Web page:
Purdue Researchers Lead 3D-Printed Concrete Project for Offshore Wind Energy

Illustration of a 3D-printed concrete suction pile anchor for connecting floating wind turbines to the seabed via mooring lines. Image courtesy of RCAM Technologies.

Engineers from Purdue University (West Lafayette, Indiana, USA), in collaboration with concrete additive manufacturing standup RCAM Technologies (Irvine, California, USA) and the Floating Wind Technology Company (FWTC), have undertaken a project to develop offshore wind tower parts using 3D-printed concrete. 

Traditional methods of building wind turbines are expensive due to the necessity for parts made from steel materials. However, according to Pablo Zavattieri, a professor in Purdue’s Lyles School of Civil Engineering, “finished steel structures are much more expensive than concrete.” This cost is further compounded by the expense to ship part that are at least 30 miles away from a coast. 

For this reason, the Purdue research project—funded by the National Science Foundation INTERN program—are investigating methods of making these parts from 3D concrete, a less expensive material with the ability to float to a site from an offshore plant. In addition, 3D printing eliminates the need for the costly molds used in conventional concrete manufacturing. 

The group’s current research scales up their 3D-printing process by formulating a special concrete made from a mixture of cement, sand, and aggregates, along with chemical admixtures to control shape stability when concrete is still fresh. The team’s goal is to understand the feasibility and structural behavior of 3D-printed concrete produced on a large scale.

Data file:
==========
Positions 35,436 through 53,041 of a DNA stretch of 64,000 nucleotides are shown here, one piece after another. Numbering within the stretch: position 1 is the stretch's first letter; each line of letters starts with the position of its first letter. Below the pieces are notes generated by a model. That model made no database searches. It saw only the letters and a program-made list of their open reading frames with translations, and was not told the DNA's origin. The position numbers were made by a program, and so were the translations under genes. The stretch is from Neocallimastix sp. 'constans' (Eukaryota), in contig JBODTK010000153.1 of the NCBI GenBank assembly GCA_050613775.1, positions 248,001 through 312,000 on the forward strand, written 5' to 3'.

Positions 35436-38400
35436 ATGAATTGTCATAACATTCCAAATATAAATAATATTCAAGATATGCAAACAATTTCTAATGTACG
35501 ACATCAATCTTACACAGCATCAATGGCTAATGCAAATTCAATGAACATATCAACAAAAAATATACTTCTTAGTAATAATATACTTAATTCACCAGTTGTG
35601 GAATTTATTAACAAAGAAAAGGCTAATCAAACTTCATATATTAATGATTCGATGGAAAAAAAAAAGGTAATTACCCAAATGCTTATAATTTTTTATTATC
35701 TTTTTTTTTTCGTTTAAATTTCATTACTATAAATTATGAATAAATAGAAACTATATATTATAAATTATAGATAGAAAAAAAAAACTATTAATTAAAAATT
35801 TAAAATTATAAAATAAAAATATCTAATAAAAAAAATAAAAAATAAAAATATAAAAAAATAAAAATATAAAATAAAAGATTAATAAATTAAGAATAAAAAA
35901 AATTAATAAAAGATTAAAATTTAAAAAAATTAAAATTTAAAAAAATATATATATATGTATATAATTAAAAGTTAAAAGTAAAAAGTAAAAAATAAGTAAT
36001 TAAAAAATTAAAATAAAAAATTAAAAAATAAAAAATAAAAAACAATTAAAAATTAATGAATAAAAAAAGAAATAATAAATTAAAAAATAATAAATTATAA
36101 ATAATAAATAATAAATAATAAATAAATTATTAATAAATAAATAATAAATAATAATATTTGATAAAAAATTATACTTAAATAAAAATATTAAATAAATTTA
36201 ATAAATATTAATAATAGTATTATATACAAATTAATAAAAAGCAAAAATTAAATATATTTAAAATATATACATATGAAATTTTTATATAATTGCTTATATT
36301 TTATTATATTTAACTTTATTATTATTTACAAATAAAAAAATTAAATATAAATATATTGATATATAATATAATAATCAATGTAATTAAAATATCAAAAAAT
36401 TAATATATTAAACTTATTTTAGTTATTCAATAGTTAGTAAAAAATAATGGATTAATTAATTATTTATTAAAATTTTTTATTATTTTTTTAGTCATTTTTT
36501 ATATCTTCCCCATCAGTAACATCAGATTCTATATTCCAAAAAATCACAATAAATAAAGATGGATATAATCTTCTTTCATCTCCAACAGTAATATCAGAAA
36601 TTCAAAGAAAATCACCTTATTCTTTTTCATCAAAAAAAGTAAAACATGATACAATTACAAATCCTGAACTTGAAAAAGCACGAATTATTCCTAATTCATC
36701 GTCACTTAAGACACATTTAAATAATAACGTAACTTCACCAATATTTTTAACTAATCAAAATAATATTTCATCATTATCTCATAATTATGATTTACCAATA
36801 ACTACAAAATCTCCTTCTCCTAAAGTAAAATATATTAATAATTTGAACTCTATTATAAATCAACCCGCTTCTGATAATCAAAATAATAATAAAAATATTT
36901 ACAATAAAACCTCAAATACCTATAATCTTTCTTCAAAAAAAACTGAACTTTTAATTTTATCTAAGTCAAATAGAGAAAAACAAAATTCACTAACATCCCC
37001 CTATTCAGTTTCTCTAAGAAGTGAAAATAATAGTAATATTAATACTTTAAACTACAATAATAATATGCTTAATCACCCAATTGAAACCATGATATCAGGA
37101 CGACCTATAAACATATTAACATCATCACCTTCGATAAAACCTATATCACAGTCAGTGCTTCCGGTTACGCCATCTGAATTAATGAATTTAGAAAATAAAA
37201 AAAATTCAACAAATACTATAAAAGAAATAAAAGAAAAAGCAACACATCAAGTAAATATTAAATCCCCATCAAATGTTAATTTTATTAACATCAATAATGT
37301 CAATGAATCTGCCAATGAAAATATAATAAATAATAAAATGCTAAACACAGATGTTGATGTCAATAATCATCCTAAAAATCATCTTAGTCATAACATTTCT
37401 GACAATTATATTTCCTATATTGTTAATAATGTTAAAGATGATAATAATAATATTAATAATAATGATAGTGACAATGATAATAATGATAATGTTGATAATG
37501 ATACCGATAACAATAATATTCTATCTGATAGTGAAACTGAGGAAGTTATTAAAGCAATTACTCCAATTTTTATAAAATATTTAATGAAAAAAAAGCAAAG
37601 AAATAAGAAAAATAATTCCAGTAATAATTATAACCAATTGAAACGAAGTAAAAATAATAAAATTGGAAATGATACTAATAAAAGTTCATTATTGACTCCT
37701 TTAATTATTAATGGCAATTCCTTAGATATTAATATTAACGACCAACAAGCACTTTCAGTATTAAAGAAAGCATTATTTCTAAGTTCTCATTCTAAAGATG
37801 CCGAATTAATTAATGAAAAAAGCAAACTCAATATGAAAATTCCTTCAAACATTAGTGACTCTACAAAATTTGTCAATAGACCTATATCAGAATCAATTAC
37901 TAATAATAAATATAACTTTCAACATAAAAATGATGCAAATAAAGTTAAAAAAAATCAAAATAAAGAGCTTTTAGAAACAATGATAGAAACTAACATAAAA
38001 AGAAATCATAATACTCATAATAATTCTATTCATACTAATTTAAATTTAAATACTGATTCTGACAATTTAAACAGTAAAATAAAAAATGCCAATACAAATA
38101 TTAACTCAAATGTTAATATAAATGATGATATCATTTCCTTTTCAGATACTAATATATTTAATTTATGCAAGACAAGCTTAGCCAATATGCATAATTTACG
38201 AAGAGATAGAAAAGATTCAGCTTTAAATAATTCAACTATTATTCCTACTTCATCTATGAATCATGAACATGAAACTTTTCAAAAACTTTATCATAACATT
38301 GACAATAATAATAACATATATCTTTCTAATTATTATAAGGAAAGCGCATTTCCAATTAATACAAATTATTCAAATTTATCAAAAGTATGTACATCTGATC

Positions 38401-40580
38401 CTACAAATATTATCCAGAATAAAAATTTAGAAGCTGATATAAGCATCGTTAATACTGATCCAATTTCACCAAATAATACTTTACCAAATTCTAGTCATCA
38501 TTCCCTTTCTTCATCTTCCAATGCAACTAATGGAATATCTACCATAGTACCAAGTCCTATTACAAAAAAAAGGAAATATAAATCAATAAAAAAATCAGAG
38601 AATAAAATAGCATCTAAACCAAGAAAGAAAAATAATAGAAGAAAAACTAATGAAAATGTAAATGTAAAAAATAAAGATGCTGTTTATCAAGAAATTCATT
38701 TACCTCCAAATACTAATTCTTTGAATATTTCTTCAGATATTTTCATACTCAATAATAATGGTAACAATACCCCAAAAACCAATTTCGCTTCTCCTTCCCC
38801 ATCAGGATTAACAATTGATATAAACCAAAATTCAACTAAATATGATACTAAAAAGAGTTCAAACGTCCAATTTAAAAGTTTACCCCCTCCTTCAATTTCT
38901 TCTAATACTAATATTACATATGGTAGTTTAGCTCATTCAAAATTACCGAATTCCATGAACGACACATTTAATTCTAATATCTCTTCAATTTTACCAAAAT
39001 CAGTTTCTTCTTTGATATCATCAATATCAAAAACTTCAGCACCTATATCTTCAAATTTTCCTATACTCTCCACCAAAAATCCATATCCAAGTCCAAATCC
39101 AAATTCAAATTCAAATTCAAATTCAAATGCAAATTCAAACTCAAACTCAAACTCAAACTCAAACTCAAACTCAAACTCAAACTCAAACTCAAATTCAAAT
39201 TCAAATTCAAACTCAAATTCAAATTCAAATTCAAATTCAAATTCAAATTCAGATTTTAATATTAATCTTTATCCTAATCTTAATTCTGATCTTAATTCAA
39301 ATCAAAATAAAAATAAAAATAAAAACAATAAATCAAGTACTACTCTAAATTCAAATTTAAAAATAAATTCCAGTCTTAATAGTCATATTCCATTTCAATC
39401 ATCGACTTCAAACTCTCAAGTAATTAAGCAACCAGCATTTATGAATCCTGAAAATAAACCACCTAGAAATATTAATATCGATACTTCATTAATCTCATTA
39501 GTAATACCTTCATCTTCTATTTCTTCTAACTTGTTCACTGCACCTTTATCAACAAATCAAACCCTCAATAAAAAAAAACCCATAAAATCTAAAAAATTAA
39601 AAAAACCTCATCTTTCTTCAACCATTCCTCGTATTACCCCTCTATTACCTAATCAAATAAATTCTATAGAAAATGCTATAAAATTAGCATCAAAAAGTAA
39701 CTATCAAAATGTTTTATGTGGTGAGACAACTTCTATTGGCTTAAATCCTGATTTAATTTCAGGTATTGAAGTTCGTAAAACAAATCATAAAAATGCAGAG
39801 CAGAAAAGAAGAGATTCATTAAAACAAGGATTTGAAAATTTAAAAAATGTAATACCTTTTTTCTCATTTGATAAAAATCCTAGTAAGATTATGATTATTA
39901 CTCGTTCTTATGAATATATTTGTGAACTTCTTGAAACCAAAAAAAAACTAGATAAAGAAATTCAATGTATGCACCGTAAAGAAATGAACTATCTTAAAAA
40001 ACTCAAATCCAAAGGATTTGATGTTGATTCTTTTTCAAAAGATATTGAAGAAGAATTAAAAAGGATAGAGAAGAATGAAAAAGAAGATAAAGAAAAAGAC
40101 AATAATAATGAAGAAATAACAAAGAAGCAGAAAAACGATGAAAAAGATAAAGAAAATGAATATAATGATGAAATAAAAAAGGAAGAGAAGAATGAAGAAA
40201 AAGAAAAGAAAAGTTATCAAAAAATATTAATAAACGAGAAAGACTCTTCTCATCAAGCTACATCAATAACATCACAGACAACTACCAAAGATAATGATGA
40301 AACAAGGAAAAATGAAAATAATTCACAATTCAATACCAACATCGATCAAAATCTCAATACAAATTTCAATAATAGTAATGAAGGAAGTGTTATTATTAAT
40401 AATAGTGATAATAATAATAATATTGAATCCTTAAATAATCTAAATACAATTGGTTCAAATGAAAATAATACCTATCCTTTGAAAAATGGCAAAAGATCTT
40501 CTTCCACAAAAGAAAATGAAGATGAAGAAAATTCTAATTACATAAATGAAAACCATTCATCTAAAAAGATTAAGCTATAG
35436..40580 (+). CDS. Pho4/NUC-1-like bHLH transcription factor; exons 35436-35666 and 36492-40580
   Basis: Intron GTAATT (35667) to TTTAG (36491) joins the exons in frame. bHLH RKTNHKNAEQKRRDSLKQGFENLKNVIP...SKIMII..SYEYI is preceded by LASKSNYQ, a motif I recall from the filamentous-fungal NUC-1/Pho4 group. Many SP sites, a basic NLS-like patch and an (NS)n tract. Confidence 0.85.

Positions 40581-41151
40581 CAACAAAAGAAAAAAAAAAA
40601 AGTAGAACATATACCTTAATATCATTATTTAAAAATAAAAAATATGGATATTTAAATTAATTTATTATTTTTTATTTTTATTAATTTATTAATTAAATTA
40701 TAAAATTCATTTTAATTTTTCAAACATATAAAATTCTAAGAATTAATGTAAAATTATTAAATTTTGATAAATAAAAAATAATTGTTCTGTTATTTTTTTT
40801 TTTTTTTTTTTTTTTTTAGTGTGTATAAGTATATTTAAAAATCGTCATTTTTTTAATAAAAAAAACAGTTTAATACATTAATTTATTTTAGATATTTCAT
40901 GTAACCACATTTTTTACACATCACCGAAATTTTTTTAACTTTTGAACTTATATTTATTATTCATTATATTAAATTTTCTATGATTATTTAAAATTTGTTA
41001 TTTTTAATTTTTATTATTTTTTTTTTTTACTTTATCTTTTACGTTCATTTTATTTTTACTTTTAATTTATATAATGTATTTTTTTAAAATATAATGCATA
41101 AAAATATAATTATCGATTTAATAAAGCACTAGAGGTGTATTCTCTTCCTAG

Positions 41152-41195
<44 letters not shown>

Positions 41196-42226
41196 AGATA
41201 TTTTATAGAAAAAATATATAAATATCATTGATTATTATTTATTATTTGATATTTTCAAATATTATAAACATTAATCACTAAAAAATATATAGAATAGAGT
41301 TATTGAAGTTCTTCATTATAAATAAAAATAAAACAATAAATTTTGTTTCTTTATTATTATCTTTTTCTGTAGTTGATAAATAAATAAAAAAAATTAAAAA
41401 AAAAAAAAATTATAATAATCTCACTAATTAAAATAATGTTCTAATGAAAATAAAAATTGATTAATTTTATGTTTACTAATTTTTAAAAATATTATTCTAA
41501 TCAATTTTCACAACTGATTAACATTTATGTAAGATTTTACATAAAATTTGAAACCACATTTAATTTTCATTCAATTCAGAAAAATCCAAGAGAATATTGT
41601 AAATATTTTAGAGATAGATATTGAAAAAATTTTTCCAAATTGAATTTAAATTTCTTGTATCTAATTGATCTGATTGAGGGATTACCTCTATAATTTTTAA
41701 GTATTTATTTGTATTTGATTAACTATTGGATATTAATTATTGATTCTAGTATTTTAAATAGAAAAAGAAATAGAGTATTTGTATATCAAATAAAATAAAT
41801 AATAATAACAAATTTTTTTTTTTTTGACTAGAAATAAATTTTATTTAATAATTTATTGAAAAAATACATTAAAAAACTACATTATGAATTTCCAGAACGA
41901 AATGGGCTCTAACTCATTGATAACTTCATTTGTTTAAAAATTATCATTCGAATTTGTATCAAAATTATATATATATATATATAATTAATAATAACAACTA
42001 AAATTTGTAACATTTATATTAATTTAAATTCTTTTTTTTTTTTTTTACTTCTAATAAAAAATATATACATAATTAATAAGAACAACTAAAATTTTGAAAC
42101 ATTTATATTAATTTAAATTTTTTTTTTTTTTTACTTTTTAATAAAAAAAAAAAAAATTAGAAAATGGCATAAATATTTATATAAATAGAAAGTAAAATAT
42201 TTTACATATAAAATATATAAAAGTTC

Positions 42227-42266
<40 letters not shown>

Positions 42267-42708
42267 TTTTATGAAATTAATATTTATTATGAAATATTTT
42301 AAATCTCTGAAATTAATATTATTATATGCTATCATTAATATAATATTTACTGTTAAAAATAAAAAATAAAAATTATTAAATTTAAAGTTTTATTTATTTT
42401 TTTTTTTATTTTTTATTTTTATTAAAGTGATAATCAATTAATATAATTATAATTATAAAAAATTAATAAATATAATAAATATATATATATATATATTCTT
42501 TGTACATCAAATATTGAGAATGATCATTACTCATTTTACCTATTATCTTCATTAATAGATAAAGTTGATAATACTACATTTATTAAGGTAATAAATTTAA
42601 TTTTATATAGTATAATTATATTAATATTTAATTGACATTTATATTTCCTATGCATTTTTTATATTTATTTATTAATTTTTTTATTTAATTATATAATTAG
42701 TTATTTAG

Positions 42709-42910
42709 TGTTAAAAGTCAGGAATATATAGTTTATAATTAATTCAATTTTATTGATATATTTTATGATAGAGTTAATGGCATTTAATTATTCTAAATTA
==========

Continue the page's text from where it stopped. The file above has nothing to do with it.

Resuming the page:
This latest project is a continuation of the research team’s previous work on 3D-printing cement-based materials into bioinspired designs, which includes a 3D-printed cement past that mimics the resilient shells of arthropods such as beetles and lobsters. “The idea we have for this [current] project is to scale up some of the bioinspired design concepts we have proven on a smaller scale with the 3D printing of cement paste and to examine it on a larger scale,” says Mohamadreza “Reza” Moini, a Ph.D. candidate in civil engineering at Purdue. 

8-Other projects the research team is looking into include the integration of a robot arm with a concrete pump to fabricate the wind turbine subcontractors and anchors, as well as 3D-printed concrete structures involving wind turbine towers and anchors. Both RCAM and FWTC have an interest in seeing such structures developed, according to the university. 

“Purdue’s world-class capabilities and facilities will help us develop these products for offshore products for the U.S. Great Lakes, coastal and international markets,” says Jason Cotrell, chief executive officer of RCAM Technologies. “Our industry also needs universities such as Purdue to provide the top-quality university students for our workforce needs for these cutting edge technologies.” 

Source: Purdue University, www.purdue.edu/newsroom.